Some of Germany’s sights — and sounds — are best enjoyed not on the road, but on the railway tracks instead.
The country’s many train routes will take you on captivating journeys across lush forests, vast open spaces, quaint villages and majestic snow-capped mountains.
Here are 5 of the most scenic train journeys in Germany you absolutely should not miss:
Munich to Neuschwanstein Castle
Fairytale-esque beauty is the theme of this captivating train ride. Crossing the Bavarian countryside from Munich to Füssen, this 91-kilometre long rail route will take you past verdant meadows and picturesque villages.
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You are eventually greeted by the splendour of Neuschwanstein Castle, with the towering Bavarian Alps — the star of this train ride — as an illuminating backdrop. The Alps enthrals train passengers all year round, but some swear by its otherworldly beauty in winter.
Regardless of when you’re going, don’t forget to grab yourself a seat on the left side of the train for a good view of the castle!
Harz Steam Railway Route
Steam trains were once an ubiquitous sight across Malaysia, and riding in one with horns blaring was my childhood wish come true. With 25 pristinely-kept heritage steam locomotives still huffing and puffing as they did decades ago, the Harz Steam Railway Route is one of Germany’s most beloved heritage railway lines.
Built between 1886 to 1897, this 1 hr 45 minute rail journey is replete with some of Germany’s best panoramic vistas. From snow-capped peaks in winter to wild dark forests in vivid autumn hues, the train ride between Brockhen to Wernigerode will leave you spellbound.
The part between Drei Annen and Eisfeld Talmühle is particularly beautiful, and the other key highlight of the Harz Steam Railway Route is the vast Selketal Valley.
These grand steam trains not only blow their steam whistles loud and clear, but also pack enough power to ascend the steep gradient of the majestic Brocken Mountain. If you are itching for great views, be sure to hop off and take on the summit!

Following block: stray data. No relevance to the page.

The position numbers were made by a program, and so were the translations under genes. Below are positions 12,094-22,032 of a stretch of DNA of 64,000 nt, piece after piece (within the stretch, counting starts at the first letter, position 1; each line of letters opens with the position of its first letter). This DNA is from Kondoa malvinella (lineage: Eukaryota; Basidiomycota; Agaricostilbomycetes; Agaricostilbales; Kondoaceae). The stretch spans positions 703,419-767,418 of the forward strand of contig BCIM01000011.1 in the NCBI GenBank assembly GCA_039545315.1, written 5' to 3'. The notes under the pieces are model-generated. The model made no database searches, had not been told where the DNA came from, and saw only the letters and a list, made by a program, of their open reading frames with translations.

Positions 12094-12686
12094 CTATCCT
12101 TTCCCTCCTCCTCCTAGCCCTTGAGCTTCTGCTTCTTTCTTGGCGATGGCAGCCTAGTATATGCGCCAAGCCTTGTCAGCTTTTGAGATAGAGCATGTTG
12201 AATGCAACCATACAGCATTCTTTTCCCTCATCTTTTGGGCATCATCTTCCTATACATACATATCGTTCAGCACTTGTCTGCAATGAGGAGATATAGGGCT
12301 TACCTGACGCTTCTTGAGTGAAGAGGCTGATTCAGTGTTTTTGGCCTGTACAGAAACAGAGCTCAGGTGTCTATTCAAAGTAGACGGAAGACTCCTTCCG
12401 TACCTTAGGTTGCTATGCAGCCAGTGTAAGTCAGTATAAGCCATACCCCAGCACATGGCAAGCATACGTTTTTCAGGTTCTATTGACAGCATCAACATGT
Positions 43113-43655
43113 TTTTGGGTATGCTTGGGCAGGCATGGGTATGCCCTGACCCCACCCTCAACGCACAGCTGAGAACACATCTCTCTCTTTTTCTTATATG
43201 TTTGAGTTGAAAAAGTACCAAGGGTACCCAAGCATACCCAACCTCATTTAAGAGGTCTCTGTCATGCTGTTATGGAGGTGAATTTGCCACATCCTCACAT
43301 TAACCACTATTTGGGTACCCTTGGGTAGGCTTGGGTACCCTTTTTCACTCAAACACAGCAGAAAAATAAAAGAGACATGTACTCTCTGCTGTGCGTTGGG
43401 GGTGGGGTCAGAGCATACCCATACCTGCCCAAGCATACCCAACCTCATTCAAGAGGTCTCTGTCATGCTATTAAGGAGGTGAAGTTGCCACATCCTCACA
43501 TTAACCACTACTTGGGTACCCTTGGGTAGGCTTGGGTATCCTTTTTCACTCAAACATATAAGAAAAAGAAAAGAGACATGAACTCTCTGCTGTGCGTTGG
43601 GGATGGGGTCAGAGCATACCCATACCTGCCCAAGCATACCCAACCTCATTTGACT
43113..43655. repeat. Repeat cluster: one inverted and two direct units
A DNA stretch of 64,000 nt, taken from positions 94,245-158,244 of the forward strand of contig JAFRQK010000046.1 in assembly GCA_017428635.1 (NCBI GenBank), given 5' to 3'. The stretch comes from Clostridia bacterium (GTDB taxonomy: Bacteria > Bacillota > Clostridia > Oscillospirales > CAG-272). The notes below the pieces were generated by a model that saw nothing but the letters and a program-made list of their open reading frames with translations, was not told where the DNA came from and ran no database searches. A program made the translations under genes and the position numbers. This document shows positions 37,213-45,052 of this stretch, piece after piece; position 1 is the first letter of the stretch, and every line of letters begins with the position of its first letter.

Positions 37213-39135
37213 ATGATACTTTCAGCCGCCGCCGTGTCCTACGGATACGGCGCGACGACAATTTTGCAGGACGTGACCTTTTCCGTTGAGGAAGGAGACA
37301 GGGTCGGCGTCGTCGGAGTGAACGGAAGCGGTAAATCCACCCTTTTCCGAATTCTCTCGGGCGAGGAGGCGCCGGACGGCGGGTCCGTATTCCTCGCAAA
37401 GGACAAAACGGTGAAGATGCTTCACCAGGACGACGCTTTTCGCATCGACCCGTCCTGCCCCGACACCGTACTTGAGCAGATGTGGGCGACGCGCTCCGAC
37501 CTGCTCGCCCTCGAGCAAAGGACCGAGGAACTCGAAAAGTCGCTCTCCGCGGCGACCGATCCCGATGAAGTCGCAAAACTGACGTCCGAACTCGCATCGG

Three Lakes Railway
Another route that occasionally features steam trains, the Three Lakes Railway, also offers spectacular views without all the pre-trip hassle — this rail journey runs for an hour or so, and with trains leaving Freiburg almost every hour, there’s no need to book tickets in advance.
Drawing its name from the 3 Black Forest lakes — the Titisee, Windgfällweiher and Schluchsee — The Three Lakes Railway passes by the beautiful Bärental or Bear Valley, and takes passengers to a climax of 967 meters at the Feldberg – Bärental station.
Both Titisee and Schluchsee offer a wide array of amenities and activities for summer fun, so do drop by if you happen to pass through!
Zugspitze Railway Route
The highest rail route in Germany, the Zugspitze Railway also happens to be one of the 4 rack-and-pinion railways left in the country. This special trait transforms the Zugspitze Railway into the mechanical equivalent of a mountain climber, making it ideal for scaling steep slopes.
The Zugspitze also happens to be the highest point in Germany, and this train journey is all about breathtaking alpine scenery and the surreal beauty of snow-capped peaks.
At just 75 minutes, the Zugspitze Railway Route is a fairly comfortable ride. The train does not take you all the way to the summit however — doing that requires an additional cable car ride, which is an equally riveting experience.
If a leisurely throwback in time is what you’re looking for, then the Rugen Railway is right up your alley.
Known affectionately as “Rasender Roland” or Dashing Roland, the Rugen Railway travels at a leisurely pace of 30 km per hour. Many of the steam locomotives and carriages have been in use for nearly a century, and much of the fixtures, interior decor and external facade are in pristine condition.
Even more nostalgic are the steam whistles and puffs of steam that emerge as the train makes its rounds, harking back to a time when train travel was a more impressionable affair.
Unlike the other train journeys on this list, the Rugen Railway features open-air coach ends that provide for unobstructed views and a breath of fresh air. Be warned however — these spaces can get particularly breezy!
Getting train tickets for each ride may be costly and quite the hassle, but get yourself a German Rail Pass prior to your trip and stand to enjoy unlimited travel on Germany’s trains, plus special discounts for many tours, attractions and shopping outlets in the country too.
No worries over auto insurance and petrol fees, and it’s double the leisure for half the stress!